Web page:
1.  It’s more about the experience and perception.

Many times it’s not the product anymore but the entire experience that the minute clients walk out of the car, it’s completely different. It’s not just selling a commodity anymore. How do you create a perception that you are worth and you deserve their money?

  1. Don’t project your own struggles onto your prospects.

Just because you’re struggling with paying the bills and selling, don’t be desperate. Affluent people hate people who are desperate and they can smell that from afar. You want to be calm and professional. Don’t fast-talk. Very few people know how to sell to the affluent.

  1. Keep increasing.

Challenge yourself and say, how high is high? Who gets affected the most during recession are the middle class and the poor. Sure they could lose money but they’re still going to have a lot versus people in the middle class.

  1. Transactional versus transformational

Selling high tickets items are often based on relationships. When you’re selling for that kind of price, RELATIONSHIP comes FIRST. Whoever is buying from you, their friends are similar. So value those relationships.

How the affluent class do deals:

  • The wealthy don’t do deals at Starbucks but on a golf course or when they’re traveling together or on a private jet. It’s a different way of conducting business and selling.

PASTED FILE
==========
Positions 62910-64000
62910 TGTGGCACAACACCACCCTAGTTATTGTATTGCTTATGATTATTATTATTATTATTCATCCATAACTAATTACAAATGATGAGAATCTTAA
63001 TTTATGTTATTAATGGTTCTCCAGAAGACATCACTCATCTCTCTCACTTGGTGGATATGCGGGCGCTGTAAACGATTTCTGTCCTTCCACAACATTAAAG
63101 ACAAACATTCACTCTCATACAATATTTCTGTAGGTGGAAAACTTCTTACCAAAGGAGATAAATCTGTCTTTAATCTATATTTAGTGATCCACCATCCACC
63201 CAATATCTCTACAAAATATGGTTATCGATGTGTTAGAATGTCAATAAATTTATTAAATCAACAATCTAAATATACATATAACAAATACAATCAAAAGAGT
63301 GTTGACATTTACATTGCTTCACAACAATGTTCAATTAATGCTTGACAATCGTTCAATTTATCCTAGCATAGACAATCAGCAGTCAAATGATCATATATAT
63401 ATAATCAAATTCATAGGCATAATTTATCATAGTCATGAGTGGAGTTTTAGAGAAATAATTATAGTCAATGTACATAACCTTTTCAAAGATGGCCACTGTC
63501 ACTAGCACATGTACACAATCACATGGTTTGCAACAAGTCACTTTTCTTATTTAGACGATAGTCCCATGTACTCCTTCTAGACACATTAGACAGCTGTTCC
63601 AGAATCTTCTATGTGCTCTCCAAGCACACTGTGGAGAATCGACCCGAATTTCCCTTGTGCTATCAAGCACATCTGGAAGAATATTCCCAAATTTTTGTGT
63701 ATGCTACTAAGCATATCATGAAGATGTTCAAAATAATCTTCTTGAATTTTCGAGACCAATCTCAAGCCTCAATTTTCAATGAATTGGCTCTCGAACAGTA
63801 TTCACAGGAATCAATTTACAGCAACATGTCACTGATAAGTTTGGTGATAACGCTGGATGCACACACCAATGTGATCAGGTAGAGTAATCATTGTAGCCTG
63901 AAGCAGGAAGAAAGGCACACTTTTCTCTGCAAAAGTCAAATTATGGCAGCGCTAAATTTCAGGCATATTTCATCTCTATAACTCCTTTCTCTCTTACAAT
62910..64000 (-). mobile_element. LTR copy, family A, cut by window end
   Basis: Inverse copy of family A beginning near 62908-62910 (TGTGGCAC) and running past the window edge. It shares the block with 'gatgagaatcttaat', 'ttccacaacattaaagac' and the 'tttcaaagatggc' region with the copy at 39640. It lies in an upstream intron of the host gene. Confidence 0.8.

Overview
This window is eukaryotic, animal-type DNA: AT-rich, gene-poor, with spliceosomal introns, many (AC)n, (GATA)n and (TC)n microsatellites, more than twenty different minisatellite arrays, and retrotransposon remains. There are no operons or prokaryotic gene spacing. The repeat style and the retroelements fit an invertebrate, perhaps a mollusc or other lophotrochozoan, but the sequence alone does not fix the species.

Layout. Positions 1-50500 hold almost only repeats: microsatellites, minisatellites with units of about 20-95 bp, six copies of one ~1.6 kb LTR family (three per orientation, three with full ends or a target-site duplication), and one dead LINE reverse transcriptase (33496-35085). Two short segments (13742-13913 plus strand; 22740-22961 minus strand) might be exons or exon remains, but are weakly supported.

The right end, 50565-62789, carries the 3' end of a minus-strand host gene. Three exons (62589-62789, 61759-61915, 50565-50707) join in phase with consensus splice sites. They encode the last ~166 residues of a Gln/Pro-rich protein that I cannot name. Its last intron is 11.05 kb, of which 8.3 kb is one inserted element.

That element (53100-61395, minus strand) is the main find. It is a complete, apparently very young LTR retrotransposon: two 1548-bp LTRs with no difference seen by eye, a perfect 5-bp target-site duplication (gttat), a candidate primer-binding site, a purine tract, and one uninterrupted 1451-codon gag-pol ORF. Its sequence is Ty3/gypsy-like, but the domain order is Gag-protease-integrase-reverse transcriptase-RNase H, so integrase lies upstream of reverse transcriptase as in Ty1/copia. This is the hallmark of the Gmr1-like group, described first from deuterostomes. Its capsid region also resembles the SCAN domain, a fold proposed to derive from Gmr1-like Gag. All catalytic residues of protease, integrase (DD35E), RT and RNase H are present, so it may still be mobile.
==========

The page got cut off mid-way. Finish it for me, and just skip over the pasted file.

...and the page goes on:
• They don’t talk about price too much. (They know it’s expensive.)

How to get among affluent people:

  1. Get comfortable.

Immerse yourself into their environment.

  1. Dress well.

Get a nice suit (seriously). You can’t get rich looking poor.

A perfect example: Dan increased his closing rate from 10% to 25% doing the same presentation but wearing a different suit.

  1. Cultivate the relationship first.

Attend events they attend. Go talk to them first without selling. Meet with some of them to cultivate the relationship first. Rich people are very generous. When you ask for their help, they might just introduce people to you. But go out there with a mindset of adding value and not pushing your product. They can see through you. How can you help them? Always come from a place of abundance then add value.

Dan’s Major Takeaway:

People talk about the fear of failure but the fear of success is a bigger problem. They know what it’s like to fail, What they don’t know is what it’s like to be successful. Go out there and immerse yourself in those environments. Be very cautious on how you’re conditioning your mind. Immerse and surround yourself with an environment of wealth and success. Don’t talk deals at Starbucks or McDonald’s. Talk deals in a 5-star hotel and start with that.

Episode Resources:

Check out Dan Lok’s YouTube channel with over 400 videos to learn more about different sales techniques and strategies

Think and Grow Rich by Napoleon Hill

The Great Depression Ahead by Harry Dent